Transcription of a meeting in Moscow between Soviet leader Nikita Khrushchev and East German leader Walter Ulbricht on August 1, 1961. They discuss plans to close the border between East and West Berlin. The document shows Khrushchev’s and Ulbricht’s deliberations about the reasons for sealing the border in Berlin, the timing for sealing the border and some of the difficulties they expected to arise therefrom.

  • August 01, 1961

    Summary of Comments by N. S. Khrushchev concerning the Question of the Conclusion of a Peace Treaty with the German Democratic Republic

    Khrushchev remembers the signing of peace agreement with Japan and the exclusion of the Soviet Union from it. He criticizes the politics of Adenauer and warns about the destructive effects of potential world war. Khrushchev suggests signing the peace agreement to avoid the possibility of a nuclear war against the US and its allies

  • September 05, 1961

    Ministry of the Interior Bulletin on Anti-Bulgarian Activity of Greece and Turkey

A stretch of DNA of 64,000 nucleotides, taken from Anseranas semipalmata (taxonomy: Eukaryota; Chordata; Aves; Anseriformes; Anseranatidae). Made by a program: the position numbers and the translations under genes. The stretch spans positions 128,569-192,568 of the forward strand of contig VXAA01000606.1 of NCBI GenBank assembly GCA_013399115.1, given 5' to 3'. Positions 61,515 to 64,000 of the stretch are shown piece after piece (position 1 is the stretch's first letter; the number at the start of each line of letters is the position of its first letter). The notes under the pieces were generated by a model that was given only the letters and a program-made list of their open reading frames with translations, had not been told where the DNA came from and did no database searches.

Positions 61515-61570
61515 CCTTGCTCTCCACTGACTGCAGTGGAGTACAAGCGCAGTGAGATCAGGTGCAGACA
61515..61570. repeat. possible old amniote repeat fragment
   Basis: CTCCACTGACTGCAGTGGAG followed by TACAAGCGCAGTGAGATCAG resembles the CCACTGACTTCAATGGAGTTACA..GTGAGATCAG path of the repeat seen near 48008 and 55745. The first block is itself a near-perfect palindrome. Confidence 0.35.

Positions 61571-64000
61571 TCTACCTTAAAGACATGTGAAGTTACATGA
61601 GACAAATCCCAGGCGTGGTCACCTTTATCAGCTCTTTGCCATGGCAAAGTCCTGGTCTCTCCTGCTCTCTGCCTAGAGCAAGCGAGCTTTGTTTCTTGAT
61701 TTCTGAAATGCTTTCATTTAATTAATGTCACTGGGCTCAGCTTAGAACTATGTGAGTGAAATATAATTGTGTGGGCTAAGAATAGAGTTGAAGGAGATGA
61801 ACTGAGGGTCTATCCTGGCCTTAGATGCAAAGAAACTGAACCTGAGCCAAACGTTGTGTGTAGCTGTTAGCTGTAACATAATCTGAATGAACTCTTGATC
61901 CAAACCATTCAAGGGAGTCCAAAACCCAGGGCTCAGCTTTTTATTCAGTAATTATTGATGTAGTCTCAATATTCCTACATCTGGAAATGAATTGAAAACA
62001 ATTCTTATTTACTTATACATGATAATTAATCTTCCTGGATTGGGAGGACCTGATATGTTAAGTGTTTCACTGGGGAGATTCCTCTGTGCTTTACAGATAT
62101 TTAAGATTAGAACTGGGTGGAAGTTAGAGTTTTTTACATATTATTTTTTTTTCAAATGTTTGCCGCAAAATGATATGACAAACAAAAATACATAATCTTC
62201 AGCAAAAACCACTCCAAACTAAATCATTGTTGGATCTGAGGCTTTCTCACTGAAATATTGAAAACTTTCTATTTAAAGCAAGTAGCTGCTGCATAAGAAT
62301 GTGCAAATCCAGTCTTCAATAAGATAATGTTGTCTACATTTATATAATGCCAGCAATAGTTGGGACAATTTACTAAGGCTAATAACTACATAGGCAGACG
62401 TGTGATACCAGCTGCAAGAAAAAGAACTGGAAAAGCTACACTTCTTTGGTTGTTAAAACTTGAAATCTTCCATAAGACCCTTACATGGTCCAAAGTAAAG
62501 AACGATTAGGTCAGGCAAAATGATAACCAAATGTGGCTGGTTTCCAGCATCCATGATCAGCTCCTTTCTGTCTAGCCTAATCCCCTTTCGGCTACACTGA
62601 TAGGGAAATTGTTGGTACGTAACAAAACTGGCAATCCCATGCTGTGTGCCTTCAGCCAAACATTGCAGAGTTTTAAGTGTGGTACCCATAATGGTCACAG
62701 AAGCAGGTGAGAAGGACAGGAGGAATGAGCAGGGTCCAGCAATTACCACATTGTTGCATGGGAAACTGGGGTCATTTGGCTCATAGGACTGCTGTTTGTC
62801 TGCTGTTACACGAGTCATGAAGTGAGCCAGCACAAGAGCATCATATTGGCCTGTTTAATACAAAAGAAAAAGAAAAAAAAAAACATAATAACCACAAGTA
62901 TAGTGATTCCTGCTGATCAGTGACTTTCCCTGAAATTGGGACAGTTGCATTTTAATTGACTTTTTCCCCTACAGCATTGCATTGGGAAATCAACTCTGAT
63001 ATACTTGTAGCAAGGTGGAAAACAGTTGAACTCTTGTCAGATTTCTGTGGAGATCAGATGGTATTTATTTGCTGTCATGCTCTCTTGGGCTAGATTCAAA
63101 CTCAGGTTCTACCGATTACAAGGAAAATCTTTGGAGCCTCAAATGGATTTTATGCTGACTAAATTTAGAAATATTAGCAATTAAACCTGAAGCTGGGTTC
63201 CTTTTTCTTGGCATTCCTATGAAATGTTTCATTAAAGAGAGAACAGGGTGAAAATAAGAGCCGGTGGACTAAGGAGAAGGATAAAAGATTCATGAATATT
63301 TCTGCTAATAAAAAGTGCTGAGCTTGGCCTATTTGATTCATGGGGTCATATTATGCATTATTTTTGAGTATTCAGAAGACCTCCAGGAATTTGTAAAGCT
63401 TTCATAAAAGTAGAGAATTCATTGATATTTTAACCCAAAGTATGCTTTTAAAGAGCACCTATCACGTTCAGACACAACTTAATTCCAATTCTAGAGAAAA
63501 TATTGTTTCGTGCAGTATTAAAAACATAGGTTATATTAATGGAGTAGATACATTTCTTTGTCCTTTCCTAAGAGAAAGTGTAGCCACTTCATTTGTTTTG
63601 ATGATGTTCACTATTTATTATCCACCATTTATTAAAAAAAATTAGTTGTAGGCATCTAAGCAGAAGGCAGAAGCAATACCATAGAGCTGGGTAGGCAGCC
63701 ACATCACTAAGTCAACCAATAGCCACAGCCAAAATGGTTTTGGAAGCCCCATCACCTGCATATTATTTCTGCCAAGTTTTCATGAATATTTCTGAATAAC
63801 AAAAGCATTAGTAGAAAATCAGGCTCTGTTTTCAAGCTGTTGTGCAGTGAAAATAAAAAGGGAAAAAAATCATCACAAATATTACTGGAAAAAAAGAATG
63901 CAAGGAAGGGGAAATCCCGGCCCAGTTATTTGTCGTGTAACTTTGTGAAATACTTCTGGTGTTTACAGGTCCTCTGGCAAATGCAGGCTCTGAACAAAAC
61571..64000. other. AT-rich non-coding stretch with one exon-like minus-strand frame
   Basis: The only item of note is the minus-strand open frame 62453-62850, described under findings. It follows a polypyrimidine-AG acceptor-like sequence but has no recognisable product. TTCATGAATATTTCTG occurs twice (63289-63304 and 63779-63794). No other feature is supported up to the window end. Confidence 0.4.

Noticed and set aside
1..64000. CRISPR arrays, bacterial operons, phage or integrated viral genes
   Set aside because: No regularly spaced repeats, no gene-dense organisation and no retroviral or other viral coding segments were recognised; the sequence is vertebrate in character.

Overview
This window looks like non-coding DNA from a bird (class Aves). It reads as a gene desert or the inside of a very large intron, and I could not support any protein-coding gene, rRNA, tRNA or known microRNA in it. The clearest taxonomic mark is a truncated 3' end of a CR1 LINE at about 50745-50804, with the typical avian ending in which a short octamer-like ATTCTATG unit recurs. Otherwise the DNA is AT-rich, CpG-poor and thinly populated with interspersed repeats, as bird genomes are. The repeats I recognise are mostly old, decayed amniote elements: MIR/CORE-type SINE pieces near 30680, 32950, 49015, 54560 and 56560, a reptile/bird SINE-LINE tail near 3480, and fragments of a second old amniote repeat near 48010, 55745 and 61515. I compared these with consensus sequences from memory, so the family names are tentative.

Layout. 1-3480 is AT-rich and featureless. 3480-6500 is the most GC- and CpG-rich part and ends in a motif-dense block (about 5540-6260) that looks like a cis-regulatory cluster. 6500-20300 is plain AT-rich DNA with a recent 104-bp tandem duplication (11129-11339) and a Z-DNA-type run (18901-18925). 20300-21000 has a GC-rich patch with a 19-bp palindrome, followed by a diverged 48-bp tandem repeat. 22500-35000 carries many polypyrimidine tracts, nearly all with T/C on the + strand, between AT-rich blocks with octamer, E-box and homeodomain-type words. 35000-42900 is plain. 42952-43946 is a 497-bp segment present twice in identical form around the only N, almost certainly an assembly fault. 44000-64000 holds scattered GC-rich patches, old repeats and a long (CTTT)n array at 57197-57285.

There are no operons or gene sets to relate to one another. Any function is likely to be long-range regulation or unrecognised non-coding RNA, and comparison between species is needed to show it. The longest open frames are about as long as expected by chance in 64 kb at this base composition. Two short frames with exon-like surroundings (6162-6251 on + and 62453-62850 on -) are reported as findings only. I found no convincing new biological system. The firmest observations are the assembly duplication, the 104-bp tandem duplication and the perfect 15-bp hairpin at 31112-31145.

The Ministry of Internal Affairs reports its intelligence findings on the military cooperation between the US, Greece and Turkey.

  • December 11, 1961

    Comments of N. S. Khrushchev, 11 December 1961

    Krushchev dictates his ideas for a general memorandum that he will give to Kroll. The memorandum will describe the situation in Germany and the possible development of Soviet-West German relations. It should demonstrate to West Germany the economic and political advantages of improving its relationship with the Soviet Union. Khrushchev describes the potential for West Germany's allies to capitalize on Cold War tensions in Germany and concludes that better relations with the Soviet Union will make West Germany a more active force in East-West relations and lead to a more stable balance of power.

  • April 05, 1962

    Information from a Bulgarian Secretariat Commission on the Results of the Investigation Regarding the Regime at the Lovech’ Labor Camp

    Commission’s findings confirm the allegations of prisoner abuse in the two major labor camp sites – Lovech (for male detainees) and Skravena (for female detainees). The report concludes that camp living conditions and the physical abuse of detainees constitute a divergence from the party policy on combating crime. The report further recommends that the two labor camps be closed down and that the former leadership of the Ministry of the Internal Affairs take full responsibility for the negative consequences of camps’ existence.

  • May 16, 1962

    Speech of N. S. Khrushchev at a friendly dinner in Yevksinograd (Varna), 16 May 1962